Anyone who has watched ambush predators like lions and leopards in action knows that their movements are almost invariably governed by the gaze of the animals they are hunting, particularly during the day. Unless there are exceptional circumstances (the crush of a river crossing during the great migration in Kenya and Tanzania, for example), predators have to wait for the opportunity to strike, and if they are spotted by their prey, the hunt is almost always over. Now scientists have found a way to use this instinctive behaviour to deter predators from attacking livestock – a practical application of ethology with the potential to reduce human-wildlife conflict in some of the most impoverished areas of Africa. And all it requires is a lick of paint in the right place – a cow’s rear end.
Attacks on livestock by wild predators are common in rural regions surrounding protected wilderness areas. This has an enormous impact on impoverished households that depend on their livestock to survive and often results in the tragic retaliatory killing of a predator and even mass-poisoning events. Scientists and conservationists are continually seeking ways of mitigating this conflict, and while there is no single solution, something as simple as painting eye markings on cows has now been scientifically proven to deter predators.
Eyespots in nature are relatively common, with moths and butterflies being the most obvious example, and while there is some disagreement as to how these eye-markings work to deter predators, it is clearly an approach that has been evolutionarily selected for. Researchers used this knowledge to test whether or not this could be applied in deterring large mammalian predators by painting eyes on either side of cows’ tails on non-commercial farms on the fringes of the Okavango Delta. In conjunction with Botswana Predator Conservation and the local herders of the region, the researchers studied 2,061 cattle over four years.
They selected herds which had experienced high levels of predation and painted artificial eyespots in black and white or yellow on random cattle. To determine whether or not the effects could be attributed to the “eye”-shape of the markings, some cattle were only marked with simple X-shapes, and others were left unmarked. The cattle were also fitted with GPS-loggers to ensure that the results of the study could not be attributed to the movements of the cattle while left unattended during the day.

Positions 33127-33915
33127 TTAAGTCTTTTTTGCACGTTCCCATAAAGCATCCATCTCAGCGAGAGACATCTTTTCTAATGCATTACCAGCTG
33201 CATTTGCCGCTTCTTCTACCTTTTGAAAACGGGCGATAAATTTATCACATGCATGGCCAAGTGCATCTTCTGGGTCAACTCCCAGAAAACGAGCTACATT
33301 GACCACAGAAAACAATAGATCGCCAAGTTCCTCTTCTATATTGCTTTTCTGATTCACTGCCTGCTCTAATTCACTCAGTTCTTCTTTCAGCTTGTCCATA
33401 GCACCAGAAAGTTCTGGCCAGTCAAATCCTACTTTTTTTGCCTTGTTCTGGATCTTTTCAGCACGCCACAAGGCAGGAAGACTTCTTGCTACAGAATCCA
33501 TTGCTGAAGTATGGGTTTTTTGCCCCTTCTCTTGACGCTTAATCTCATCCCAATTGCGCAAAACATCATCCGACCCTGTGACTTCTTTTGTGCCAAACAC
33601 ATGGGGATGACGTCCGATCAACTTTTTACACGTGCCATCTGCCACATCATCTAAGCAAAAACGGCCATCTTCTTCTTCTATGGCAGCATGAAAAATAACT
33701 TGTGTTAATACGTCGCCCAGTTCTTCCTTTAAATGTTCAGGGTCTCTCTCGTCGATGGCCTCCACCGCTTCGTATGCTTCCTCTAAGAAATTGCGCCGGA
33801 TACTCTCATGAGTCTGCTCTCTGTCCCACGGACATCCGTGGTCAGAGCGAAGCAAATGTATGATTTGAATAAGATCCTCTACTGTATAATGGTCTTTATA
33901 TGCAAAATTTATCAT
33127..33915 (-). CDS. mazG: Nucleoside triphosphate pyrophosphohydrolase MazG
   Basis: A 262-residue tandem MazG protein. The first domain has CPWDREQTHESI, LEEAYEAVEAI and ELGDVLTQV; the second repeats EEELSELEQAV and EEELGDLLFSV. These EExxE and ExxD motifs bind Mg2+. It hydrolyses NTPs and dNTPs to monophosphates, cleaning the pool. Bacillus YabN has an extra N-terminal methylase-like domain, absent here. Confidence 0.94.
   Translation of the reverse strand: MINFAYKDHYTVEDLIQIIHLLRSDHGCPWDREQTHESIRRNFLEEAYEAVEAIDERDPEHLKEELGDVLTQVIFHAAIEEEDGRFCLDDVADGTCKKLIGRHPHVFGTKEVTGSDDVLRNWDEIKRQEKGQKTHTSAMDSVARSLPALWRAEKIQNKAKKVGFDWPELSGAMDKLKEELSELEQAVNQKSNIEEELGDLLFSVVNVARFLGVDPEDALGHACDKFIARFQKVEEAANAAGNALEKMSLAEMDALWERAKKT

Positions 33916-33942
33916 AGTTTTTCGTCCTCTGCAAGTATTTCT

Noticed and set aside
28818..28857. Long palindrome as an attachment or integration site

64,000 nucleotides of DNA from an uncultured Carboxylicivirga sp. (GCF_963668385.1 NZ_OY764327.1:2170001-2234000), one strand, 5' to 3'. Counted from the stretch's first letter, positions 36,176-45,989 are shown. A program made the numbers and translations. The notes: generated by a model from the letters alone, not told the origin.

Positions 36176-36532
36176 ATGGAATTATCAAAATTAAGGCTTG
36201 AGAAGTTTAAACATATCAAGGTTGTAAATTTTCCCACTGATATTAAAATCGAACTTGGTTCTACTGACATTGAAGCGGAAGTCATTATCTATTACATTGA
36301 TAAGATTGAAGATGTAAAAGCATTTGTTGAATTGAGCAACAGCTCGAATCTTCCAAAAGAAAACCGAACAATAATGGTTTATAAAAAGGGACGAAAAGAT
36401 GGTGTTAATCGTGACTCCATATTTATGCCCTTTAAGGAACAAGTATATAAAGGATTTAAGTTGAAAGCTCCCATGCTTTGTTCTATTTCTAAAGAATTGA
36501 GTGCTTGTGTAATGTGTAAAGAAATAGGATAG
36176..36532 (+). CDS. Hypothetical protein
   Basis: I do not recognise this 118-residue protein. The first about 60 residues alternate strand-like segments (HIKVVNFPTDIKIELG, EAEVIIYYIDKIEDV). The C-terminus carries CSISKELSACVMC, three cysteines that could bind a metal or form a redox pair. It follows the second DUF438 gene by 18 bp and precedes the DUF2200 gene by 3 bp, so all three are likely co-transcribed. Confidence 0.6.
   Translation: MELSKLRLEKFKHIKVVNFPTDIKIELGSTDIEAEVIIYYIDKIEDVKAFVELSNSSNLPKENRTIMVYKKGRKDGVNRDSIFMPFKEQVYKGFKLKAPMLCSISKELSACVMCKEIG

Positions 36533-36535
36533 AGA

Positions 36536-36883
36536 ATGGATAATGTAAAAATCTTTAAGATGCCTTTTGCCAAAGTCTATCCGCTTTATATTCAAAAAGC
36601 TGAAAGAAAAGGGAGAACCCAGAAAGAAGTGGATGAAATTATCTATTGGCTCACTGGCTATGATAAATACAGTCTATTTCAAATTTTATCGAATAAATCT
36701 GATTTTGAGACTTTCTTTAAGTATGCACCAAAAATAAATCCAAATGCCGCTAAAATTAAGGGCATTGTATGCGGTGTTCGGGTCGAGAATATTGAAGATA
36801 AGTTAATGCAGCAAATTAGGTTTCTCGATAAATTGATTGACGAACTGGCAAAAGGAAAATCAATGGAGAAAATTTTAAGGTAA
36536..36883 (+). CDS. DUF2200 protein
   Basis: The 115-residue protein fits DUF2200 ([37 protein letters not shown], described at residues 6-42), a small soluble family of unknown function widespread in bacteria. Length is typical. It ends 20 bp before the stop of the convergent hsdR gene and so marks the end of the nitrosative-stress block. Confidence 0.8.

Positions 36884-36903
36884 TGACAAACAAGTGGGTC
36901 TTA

During the study period, of the 19 cattle killed by ambush predators, 15 of these were unmarked and the remaining 4 were marked with Xs. Not one of the 683 cows with eyespots was killed during the study. The predators (almost invariably lions) were clearly deterred by the eyespots painted on the cattle but, surprisingly, the X-markings also seemed to have an effect in deterring predation. From an academic perspective, this result is relevant to how eyespot markings actually work, and while it does seem to provide evidence to support the ‘detection hypothesis’, it still does not offer any conclusive answers.
The positive results of this study suggest that painting eyespots on cattle could provide a low-cost method for reducing the risks of wild predation on livestock; however, the researchers do have some cautionary points in this respect. The first of these is that the method is as yet untested when all the cows in a herd have been marked. The second is that the marks may lose their effectiveness over time, as the lions become more accustomed to them. As such, the authors suggest that this approach is just one tool one which needs to be used in conjunction with others in the ongoing battle against human-wildlife conflict.
The full study can be accessed here: “Artificial eyespots on cattle reduce predation by large carnivores”, Radford C., et al (2020), Communications Biology
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